Morrison's final contention is that the district court erred in refus╜ing to accept his conditional guilty plea. Rule 11 (f) of the Federal Rules of Criminal Procedure provides that a district court "should not enter a judgment upon [a guilty] plea without making such inquiry as shall satisfy it that there is a factual basis for the plea." Fed. R. Crim. P. 11(f). Furthermore, there is "no absolute right to have a guilty plea accepted," and a district court may "reject a plea in [the] exercise of sound judicial discretion." Santobello v. New York, 404 U.S. 257, 262 (1971).
We cannot say that the district court abused its discretion in reject╜ing Morrison's conditional guilty plea. The plain language of Rule 11 (f) directs a district court to make "such inquiry as shall satisfy it that there is a factual basis for the plea," and, in fact, declares that a court "should not enter a judgment upon such plea" until it has done so. In conducting the plea colloquy in this case, the court was simply complying with the dictates of the rule and attempting to satisfy itself that there was a sufficient basis for the plea. If there was any ambigu╜ity or misunderstanding by the defendant about the court's use of the term "specific intent," it was incumbent upon the defendant or defense counsel to clear that up with the court and to satisfy the court that the defendant was voluntarily entering a knowing and intelligent guilty plea. At the end of the exchange between the court and defense coun╜sel, the court offered defense counsel an opportunity to make any statement he wished. Counsel, however, did not take the opportunity, and the court was ultimately not satisfied that there was a sufficient basis for accepting the plea. On the record before us, we simply can╜not say that the district court abused its discretion in rejecting the plea.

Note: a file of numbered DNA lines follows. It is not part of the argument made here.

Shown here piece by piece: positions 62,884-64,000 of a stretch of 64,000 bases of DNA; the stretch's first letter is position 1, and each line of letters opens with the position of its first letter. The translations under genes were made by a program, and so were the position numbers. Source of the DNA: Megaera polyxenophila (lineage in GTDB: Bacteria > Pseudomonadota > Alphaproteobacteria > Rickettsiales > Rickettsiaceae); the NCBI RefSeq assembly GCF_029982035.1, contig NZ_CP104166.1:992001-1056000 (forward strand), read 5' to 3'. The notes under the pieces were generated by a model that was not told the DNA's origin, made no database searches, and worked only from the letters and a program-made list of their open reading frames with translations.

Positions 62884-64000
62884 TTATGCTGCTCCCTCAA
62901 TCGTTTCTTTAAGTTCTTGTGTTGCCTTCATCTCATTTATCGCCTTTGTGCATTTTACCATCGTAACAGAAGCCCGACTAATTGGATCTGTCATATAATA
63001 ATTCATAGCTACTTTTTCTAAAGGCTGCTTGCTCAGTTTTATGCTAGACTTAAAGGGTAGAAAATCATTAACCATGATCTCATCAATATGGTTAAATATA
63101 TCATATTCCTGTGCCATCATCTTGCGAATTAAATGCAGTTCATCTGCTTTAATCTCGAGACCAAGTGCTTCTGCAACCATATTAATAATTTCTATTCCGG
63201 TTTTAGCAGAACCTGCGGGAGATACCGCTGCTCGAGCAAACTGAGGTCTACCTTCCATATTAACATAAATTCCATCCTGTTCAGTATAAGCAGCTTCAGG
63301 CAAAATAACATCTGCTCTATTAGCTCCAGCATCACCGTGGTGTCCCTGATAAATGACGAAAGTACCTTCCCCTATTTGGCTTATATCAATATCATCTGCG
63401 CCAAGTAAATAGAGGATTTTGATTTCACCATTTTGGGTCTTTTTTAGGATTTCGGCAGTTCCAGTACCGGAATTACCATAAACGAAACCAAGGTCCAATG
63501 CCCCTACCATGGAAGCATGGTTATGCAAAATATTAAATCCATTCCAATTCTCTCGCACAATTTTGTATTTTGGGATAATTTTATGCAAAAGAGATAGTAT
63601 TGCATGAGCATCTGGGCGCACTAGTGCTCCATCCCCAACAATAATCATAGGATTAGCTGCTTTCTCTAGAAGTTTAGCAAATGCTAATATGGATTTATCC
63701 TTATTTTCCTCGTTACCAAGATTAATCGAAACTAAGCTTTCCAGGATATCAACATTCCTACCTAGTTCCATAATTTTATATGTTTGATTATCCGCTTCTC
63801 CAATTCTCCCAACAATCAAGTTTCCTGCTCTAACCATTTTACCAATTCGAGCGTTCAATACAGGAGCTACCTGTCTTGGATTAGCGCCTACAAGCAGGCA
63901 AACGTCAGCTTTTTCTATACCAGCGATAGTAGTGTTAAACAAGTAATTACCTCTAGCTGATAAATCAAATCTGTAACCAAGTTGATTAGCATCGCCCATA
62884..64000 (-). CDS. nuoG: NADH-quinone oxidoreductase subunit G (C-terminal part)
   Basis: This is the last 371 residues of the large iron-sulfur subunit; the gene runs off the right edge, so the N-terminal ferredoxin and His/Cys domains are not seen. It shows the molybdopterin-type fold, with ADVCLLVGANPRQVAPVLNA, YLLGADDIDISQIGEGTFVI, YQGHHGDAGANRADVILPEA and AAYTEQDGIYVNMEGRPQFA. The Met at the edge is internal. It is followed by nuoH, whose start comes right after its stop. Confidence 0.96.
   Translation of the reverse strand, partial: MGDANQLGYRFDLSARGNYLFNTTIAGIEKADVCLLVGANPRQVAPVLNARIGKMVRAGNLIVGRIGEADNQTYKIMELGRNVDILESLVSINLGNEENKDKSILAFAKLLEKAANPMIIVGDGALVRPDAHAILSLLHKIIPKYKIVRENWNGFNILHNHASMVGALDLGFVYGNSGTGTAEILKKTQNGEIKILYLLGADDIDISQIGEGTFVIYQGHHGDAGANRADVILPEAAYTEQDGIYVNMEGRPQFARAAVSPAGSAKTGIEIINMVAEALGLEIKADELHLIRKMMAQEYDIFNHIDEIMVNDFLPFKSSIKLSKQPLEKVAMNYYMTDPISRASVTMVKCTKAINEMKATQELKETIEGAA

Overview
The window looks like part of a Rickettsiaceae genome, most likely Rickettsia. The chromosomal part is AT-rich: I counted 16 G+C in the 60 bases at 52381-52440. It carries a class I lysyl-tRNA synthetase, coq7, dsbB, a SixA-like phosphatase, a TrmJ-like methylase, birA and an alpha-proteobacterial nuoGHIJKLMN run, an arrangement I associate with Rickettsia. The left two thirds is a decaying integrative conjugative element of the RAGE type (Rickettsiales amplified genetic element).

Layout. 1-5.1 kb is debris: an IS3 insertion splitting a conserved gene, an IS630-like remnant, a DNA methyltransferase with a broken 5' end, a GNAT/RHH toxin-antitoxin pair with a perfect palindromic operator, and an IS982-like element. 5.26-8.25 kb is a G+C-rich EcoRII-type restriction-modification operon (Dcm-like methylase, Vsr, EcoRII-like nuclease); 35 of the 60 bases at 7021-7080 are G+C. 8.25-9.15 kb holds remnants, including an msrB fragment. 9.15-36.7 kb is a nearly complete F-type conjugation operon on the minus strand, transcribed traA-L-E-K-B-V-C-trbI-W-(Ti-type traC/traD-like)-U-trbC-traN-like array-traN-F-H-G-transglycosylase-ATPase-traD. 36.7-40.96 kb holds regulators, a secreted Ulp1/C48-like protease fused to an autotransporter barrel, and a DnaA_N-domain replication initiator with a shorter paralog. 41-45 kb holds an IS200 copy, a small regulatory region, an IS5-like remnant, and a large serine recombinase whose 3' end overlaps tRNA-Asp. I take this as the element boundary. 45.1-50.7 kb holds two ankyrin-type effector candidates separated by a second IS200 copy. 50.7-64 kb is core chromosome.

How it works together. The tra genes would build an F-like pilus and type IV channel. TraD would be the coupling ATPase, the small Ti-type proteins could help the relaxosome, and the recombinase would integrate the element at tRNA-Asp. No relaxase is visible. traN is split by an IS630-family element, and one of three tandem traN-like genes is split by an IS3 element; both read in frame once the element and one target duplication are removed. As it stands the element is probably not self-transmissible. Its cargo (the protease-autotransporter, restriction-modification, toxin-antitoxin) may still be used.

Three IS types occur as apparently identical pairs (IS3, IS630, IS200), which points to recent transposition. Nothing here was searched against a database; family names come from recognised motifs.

Accordingly, the district court's rulings are affirmed in all respects.